When we started in 2006, e-commerce was at a nascent stage. This has completely changed now as young graduates want to start these ventures and senior managers want to join these young companies’ board. Some significant ideas keep coming and now large are being created.

This has all been possible through a combination of quality of entrepreneurs and access to risk capital. More importantly, the changing demographic of the Indian consumers has made it possible to execute these ideas that democratise wallet share. Basically, Indian consumers can now buy anything from anywhere that they like. Besides, an explosion in use of smartphone has played a significant role.

How do you see it evolving in the coming years?

has sort of arrived in the past three years. We now have 300 million internet users and $20 billion digital spend done by 40-million plus consumers. Look at what it can be in five years down the road. All of these are going for exponential growth. That growth will continue exponentially in the next few years and that is where the big bets are happening.

What do you look at before investing in the ideas of unknown investors?

You have to really be open to listening carefully to these entrepreneurs and whether there is a clarity of purpose, what is motivating them, and what is the quality of their idea. Even great entrepreneurs and great ideas come with lots of ups and downs. You also have to be committed to the company and work with them closely, trust them, and help them. What you cannot do is to walk away at the first sign when it is not doing well. So, it is very important to think long-term of three years and more.

Do you have any plan to raise your third fund soon?

We do not have a current time line to do so.
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Business Standard
177 22

E-commerce start-ups do things we don't even think of: Vani Kola

Interview with Managing Director , Kalaari Capital

When planned to invest in e-tail ventures, he reached Kalaari Capital, whose investments portfolio of 35 include names such as Snapdeal, Urban Ladder and Bluestone. While Tata made personal investment in these three companies, he also agreed to a mentorship role to all portfolio of the (VC) firm. The Bengaluru-based VC firm manages $350 million in two funds. Vani Kola, managing director of Kalaari Capital, spoke to Abhineet Kumar on what has made start-ups so exciting. Edited excerpts:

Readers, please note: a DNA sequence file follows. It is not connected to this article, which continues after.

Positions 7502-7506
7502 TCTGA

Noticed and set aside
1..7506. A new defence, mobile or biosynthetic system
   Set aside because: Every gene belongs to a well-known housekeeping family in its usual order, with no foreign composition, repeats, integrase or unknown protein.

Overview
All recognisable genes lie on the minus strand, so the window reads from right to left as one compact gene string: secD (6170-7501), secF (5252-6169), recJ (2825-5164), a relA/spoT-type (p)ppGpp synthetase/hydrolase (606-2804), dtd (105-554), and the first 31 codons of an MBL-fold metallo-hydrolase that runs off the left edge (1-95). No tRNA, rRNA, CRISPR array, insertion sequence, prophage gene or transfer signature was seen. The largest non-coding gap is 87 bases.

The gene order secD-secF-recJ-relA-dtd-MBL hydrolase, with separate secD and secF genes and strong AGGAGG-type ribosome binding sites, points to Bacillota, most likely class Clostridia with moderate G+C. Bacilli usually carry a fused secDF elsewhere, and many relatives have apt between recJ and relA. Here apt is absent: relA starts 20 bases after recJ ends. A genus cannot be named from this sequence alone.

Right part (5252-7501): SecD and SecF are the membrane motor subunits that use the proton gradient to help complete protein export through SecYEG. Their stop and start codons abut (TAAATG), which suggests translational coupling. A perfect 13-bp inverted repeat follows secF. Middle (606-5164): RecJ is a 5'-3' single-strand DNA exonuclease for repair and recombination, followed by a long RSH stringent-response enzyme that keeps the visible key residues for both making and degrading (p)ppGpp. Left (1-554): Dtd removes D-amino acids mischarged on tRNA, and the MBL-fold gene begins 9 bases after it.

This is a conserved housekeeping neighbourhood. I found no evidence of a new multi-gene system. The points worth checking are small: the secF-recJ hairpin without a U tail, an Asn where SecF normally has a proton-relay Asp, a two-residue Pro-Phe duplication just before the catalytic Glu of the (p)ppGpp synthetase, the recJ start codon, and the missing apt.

What has excited to take so much interest in e-commerce ventures at this stage?

There is tremendous energy about these start-ups and they are indeed making a change in doing things that we do not even think about. These young are full of new ideas and confidence that they can change the world. They have the belief that they can decide their own destiny and they are innovating without constraints.

If you are a larger company, you may have a good idea some time, but to be able to innovate at fast pace is not easy. So there is energy in what these young are doing. For Tata, there is a sense of discovery that he enjoys and also helping these young people makes him create an impact, that can be very fulfilling and energising.

What has contributed to so much excitement for e-commerce in India? How the system to support it evolved?

When we started in 2006, e-commerce was at a nascent stage. This has completely changed now as young graduates want to start these ventures and senior managers want to join these young companies’ board. Some significant ideas keep coming and now large are being created.

This has all been possible through a combination of quality of entrepreneurs and access to risk capital. More importantly, the changing demographic of the Indian consumers has made it possible to execute these ideas that democratise wallet share. Basically, Indian consumers can now buy anything from anywhere that they like. Besides, an explosion in use of smartphone has played a significant role.

How do you see it evolving in the coming years?

has sort of arrived in the past three years. We now have 300 million internet users and $20 billion digital spend done by 40-million plus consumers. Look at what it can be in five years down the road. All of these are going for exponential growth. That growth will continue exponentially in the next few years and that is where the big bets are happening.

What do you look at before investing in the ideas of unknown investors?

You have to really be open to listening carefully to these entrepreneurs and whether there is a clarity of purpose, what is motivating them, and what is the quality of their idea. Even great entrepreneurs and great ideas come with lots of ups and downs. You also have to be committed to the company and work with them closely, trust them, and help them. What you cannot do is to walk away at the first sign when it is not doing well. So, it is very important to think long-term of three years and more.

Do you have any plan to raise your third fund soon?

We do not have a current time line to do so.

image
Business Standard
177 22